The Reserve Bank could slash its interest rate to just 1.5 per cent within a year amid weak consumer confidence and rising unemployment.
That's the view of analysts from Credit Suisse who argue the RBA's current cycle of rate cuts isn't over, despite concern about rising house prices.
"We believe that the RBA is not done with its easing cycle. We think that the bank needs to cut rates below two per cent," analysts Damien Boey and Hasan Tevfik said in a research note.
Mr Boey and Mr Tevfik argue the RBA's cash rate could be cut from its current level of 2.5 per cent to as low as 1.5 per cent over the next year.
Consumer confidence has slumped to below average levels and the unemployment rate has reached 6.2 per cent and could rise further as Australia's economy struggles to adjust to the end of the mining investment boom.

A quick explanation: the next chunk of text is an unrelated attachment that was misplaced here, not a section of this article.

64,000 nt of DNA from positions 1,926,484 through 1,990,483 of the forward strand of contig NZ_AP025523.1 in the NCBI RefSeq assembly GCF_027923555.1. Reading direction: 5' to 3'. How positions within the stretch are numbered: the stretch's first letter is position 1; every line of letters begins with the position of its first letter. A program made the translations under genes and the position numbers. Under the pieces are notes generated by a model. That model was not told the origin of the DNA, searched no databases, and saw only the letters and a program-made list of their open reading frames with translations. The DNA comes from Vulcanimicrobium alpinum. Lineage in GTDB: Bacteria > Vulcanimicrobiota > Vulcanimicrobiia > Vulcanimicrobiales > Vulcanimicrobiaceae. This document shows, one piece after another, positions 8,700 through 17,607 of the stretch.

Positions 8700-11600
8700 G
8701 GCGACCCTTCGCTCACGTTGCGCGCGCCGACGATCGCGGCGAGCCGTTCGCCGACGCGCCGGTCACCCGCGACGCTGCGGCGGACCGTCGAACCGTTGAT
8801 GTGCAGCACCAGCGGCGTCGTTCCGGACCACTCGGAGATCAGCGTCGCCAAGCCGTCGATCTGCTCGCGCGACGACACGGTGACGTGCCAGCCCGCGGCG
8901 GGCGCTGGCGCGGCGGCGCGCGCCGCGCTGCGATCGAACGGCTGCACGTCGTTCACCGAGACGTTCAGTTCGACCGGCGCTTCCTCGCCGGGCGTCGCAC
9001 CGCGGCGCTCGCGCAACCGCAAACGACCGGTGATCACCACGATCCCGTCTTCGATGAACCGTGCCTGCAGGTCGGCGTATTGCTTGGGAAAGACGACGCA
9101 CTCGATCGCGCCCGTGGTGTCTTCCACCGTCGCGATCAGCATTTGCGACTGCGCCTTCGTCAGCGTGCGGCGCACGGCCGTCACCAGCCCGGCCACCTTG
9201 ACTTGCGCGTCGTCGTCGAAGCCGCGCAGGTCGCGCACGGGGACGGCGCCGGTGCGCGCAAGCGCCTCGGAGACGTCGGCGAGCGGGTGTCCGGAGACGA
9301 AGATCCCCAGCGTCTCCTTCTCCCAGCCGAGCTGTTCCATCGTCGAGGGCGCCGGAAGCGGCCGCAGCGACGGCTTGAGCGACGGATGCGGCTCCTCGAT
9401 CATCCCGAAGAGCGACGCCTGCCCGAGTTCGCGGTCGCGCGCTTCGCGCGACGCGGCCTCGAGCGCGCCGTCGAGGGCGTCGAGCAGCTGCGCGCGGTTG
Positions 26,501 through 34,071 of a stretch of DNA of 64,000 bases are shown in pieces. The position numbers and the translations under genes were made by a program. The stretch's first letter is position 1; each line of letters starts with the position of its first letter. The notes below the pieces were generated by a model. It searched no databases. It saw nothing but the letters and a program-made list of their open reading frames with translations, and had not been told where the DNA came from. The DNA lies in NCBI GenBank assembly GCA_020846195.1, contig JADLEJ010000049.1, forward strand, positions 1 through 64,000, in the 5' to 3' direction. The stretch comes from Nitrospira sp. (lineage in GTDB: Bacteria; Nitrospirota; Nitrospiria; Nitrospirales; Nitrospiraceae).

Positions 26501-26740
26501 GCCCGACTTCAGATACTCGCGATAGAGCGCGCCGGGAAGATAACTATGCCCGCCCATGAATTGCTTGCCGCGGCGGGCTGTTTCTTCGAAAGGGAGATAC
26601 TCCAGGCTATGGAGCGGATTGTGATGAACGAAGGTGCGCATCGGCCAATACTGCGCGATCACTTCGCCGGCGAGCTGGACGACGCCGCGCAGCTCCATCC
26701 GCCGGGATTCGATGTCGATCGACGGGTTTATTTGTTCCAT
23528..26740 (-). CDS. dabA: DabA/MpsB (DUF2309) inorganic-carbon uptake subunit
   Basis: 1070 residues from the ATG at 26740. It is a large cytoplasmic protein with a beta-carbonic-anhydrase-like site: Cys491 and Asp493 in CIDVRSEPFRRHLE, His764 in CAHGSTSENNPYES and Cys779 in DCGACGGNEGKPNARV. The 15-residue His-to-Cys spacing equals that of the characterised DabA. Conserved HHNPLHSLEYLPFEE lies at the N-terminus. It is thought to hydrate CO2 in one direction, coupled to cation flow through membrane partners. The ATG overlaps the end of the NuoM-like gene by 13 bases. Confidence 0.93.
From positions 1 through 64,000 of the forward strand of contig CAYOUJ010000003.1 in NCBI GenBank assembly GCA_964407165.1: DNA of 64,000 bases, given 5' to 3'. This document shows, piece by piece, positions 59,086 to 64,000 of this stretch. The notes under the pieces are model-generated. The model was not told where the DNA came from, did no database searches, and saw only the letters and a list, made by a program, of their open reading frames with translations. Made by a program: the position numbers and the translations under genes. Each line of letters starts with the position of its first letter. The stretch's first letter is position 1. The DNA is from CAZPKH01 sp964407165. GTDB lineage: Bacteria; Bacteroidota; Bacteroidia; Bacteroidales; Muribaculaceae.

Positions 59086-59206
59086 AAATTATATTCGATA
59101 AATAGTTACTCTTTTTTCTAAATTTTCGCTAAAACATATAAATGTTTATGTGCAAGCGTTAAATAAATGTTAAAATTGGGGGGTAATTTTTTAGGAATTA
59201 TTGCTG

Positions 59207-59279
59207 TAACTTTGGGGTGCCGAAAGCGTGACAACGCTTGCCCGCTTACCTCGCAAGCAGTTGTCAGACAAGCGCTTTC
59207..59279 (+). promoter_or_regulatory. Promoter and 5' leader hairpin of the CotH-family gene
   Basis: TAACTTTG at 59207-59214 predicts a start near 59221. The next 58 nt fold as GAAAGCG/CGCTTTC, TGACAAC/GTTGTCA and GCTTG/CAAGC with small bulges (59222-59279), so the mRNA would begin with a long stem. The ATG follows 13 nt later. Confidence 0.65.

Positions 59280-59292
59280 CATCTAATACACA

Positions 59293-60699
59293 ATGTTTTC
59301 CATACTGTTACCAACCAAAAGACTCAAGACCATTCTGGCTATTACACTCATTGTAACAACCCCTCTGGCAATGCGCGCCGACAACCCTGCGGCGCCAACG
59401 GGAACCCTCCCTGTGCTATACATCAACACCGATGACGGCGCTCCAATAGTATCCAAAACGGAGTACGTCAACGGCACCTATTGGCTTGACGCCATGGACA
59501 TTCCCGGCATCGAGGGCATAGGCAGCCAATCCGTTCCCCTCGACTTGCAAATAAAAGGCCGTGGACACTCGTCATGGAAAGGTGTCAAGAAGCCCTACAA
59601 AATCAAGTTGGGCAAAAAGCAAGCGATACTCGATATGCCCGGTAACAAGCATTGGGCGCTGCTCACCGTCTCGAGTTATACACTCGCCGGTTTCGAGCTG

Meanwhile, inflation remains subdued at just over two per cent, which gives the RBA room to cut if necessary.
The Credit Suisse report also argued that, despite the RBA's concerns about the booming property market, rising house prices could have the effect of keeping interest rates lower because higher mortgages means higher repayments for homeowners.
"As principal payments have risen, the ability of households to tolerate higher interest payments has fallen, putting pressure on the RBA to keep interest rates lower for longer," the report said.
Meanwhile, a report from credit rating agency Moody's suggests house prices across the country would become overvalued were the cash rate to rise to four per cent.
It said house prices were generally fairly valued at current interest rates, but the situation would be substantially different if rates were higher.
With a cash rate of four per cent, the Moody's report said, house prices in Victoria would be overvalued by more than 24 per cent, while NSW house prices would be overvalued by around 13 per cent.
House prices in the Northern Territory would be overvalued by about 14 per cent, while Tasmania and the ACT prices would be overvalued by just under 13 per cent.
Queensland prices would be overvalued by about 5.6 per cent, compared to 9.5 per cent for South Australia and 2.9 per cent for Western Australia.